Q looked down and buffed the talons of its right foreclaw against its chest. If this was intended to project modesty it failed. “Our insight was to recognize that some variable stars — notably some Cepheid variables — are intentionally phase-modulated. ET uses natural stellar variability as a ‘carrier wave’ and then imposes information on it — just as humans do with radio. The data rate is low, a few bits per week, but the modulation is unquestionably of intelligent origin. These must be very advanced beings, indeed.”

Q waited to see how I might react. When I said nothing, it continued.

“We’ve combined archival data with new sky surveys. Relatively few Cepheids exhibit intelligent modulation. Only those in the direction of” … Q rattled off celestial coordinates that meant nothing to me … “show such signals. How ET accomplishes the modulation is not clear. Varying stellar core temperature with neutrino beams? Manipulating helium opacity in the outer envelope? We have theories but we don’t know. We’ve been working to decode the messages, with only one success so far.”

Q paused. I had recovered and gone into problem-solving mode. The political leadership must be informed. I needed to study Q’s report. We must meet again then for questions.

The dragon nodded. “Of course. Questions when you’re ready.”

This seemed to end the meeting. Q went for a dramatic exit: dematerializing sequentially, Cheshire Cat style, starting with its tail.

Then I remembered. “Wait. You said there was bad news.”

Q’s avatar had almost completely disappeared; only a translucent dragon’s head with glowing red eyes was still visible. “Ah. That part. We’ve mapped the volume of space containing modulated Cepheids. Its boundary — the boundary of ET’s domain — is expanding at a substantial fraction of lightspeed. Soon enough, its near edge will reach Earth. And the only message we’ve been able to decipher so far is …”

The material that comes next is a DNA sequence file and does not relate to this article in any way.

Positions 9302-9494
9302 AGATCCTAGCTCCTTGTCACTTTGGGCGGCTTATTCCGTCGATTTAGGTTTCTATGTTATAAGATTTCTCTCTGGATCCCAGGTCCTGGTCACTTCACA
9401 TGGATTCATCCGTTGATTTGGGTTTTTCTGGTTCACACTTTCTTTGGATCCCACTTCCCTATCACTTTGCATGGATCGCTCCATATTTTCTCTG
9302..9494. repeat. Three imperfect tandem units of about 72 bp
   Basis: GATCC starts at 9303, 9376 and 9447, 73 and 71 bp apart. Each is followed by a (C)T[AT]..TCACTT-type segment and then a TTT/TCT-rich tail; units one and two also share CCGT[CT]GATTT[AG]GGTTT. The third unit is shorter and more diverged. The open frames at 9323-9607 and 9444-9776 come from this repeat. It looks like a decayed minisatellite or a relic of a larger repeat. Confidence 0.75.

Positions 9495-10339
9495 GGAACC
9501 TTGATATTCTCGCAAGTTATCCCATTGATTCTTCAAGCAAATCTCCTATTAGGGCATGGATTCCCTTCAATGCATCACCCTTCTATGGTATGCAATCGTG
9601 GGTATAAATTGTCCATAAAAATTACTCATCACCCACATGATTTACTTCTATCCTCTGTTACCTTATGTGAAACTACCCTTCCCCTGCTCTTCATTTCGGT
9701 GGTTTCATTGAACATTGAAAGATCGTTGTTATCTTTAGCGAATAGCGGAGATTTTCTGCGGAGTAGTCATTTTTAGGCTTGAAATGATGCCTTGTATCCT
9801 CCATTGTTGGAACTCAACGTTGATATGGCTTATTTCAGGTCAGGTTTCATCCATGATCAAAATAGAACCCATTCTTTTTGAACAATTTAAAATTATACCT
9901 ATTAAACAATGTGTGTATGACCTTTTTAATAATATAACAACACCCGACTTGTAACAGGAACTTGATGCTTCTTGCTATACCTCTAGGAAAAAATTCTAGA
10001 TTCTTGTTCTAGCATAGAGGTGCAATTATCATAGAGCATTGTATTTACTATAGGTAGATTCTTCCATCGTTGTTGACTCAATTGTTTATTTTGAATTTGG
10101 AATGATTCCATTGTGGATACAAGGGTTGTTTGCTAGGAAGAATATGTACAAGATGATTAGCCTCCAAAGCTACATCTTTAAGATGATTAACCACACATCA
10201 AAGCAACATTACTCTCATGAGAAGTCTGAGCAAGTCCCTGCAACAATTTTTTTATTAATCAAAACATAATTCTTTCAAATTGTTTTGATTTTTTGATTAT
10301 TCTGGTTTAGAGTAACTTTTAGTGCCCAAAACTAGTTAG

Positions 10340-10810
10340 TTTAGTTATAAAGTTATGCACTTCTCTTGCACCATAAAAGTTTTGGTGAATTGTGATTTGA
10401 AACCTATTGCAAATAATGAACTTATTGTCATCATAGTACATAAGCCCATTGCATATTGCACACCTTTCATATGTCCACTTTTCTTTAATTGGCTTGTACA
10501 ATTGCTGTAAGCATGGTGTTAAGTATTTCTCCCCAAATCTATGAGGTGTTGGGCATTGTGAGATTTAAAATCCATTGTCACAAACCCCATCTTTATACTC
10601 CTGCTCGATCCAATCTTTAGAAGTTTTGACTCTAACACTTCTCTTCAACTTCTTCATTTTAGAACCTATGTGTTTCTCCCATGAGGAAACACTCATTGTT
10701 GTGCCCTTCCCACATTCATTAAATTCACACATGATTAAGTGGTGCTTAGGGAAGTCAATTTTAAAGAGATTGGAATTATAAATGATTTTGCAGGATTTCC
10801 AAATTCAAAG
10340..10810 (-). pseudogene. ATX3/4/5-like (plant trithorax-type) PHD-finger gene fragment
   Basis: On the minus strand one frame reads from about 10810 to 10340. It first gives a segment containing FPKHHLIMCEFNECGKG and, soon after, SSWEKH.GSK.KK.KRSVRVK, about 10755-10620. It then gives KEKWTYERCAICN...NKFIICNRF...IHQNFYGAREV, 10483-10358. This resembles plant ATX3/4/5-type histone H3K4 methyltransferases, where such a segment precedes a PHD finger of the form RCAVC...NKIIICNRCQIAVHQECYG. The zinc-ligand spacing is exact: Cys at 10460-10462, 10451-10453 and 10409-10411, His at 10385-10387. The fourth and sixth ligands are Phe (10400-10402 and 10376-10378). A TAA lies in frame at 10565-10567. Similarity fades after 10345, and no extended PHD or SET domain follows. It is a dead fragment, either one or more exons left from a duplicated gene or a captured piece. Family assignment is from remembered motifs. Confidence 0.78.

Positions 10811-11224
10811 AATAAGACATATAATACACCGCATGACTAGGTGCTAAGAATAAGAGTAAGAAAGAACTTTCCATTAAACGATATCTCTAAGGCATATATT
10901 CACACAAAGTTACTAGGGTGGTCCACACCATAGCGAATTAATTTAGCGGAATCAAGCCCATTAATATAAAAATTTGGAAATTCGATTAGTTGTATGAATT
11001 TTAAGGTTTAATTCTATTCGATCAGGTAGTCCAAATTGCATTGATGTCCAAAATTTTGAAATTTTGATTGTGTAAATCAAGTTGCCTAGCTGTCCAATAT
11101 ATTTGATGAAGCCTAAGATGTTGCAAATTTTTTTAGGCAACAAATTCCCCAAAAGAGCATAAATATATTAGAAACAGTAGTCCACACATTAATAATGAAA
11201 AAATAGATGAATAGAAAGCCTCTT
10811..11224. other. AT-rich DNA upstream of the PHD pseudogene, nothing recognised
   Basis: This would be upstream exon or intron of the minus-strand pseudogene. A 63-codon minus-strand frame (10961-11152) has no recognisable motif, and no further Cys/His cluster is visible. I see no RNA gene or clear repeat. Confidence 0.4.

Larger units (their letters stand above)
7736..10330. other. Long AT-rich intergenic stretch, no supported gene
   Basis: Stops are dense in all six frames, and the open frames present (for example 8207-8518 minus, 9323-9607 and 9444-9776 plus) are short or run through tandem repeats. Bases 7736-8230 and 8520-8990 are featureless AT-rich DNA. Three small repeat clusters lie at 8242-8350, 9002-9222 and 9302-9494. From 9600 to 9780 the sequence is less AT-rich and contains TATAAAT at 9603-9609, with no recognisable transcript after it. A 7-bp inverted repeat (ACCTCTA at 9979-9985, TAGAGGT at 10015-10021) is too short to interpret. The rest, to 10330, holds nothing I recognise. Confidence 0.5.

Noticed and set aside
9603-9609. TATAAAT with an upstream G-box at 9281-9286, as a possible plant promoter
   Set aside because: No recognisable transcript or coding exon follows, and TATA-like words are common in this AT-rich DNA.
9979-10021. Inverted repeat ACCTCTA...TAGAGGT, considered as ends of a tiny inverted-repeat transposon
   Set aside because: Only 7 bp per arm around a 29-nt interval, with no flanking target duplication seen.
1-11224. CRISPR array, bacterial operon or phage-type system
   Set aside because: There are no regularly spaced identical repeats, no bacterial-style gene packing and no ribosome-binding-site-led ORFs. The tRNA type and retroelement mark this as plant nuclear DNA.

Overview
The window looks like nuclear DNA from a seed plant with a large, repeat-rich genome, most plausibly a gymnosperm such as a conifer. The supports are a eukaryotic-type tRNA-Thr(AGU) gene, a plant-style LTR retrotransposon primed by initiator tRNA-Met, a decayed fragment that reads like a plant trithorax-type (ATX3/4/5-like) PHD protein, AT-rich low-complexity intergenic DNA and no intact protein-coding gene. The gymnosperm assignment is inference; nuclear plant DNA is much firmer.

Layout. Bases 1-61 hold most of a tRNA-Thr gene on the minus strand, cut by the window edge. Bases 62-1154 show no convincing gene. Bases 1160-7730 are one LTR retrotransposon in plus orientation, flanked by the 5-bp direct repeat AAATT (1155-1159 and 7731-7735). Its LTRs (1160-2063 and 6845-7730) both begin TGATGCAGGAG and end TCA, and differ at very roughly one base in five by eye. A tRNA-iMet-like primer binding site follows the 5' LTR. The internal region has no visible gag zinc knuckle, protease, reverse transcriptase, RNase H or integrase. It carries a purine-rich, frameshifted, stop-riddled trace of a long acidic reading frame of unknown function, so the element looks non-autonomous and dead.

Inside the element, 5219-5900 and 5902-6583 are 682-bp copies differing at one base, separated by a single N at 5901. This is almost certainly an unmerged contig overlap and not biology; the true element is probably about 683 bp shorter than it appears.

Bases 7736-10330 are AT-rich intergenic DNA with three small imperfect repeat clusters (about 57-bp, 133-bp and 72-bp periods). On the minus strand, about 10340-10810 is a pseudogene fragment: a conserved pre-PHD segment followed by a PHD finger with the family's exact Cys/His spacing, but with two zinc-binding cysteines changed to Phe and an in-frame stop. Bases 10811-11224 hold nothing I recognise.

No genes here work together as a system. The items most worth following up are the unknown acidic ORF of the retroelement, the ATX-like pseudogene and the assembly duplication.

I had a sick feeling and interrupted. “‘Resistance is futile’?”

The dragon shook its head and blew a final smoke ring as it disappeared. “Not exactly. The message, perpetually repeated, is: ‘But wait, there’s more!’”

The story behind the story

J. W. Armstrong reveals the inspiration behind An update on the Copernican principle

The first draft of this story was the transcript of a dream. In that dream, the Minds had made two separate SETI detections, one from organic beings and the other from machine intelligences, leading to two intertwined story evolutions. The Minds were not playful and not benign. There was a tangential ramble about the Fermi paradox. It was relevant that Mind1 had adopted the name Queequeg. The ending was grim.

It was too long, too dark, and too convolved. I put it aside.

I intermittently returned to it, however, to simplify and shorten. Through these iterations Mind1 stayed Q (Mind1 had, early on, established itself in my consciousness as Queequeg, despite the irrelevance for later versions). The narrative also became more upbeat, with darker thoughts reserved for another time.

The idea of using modulated starlight for interstellar communication is, of course, not original. For this story I was influenced by Learned, Kudritzki, Pakvasa and Zee’s preprint ‘The Cepheid Galactic Internet’ (

I sent a near-final draft to my brother asking for his comment. He had several valuable inputs, one of which was that he didn’t like how that version ended. He proposed the current ending — I liked his ending better, too — and declined co-authorship. I lightly modified the rest of the story to reflect this version of first contact.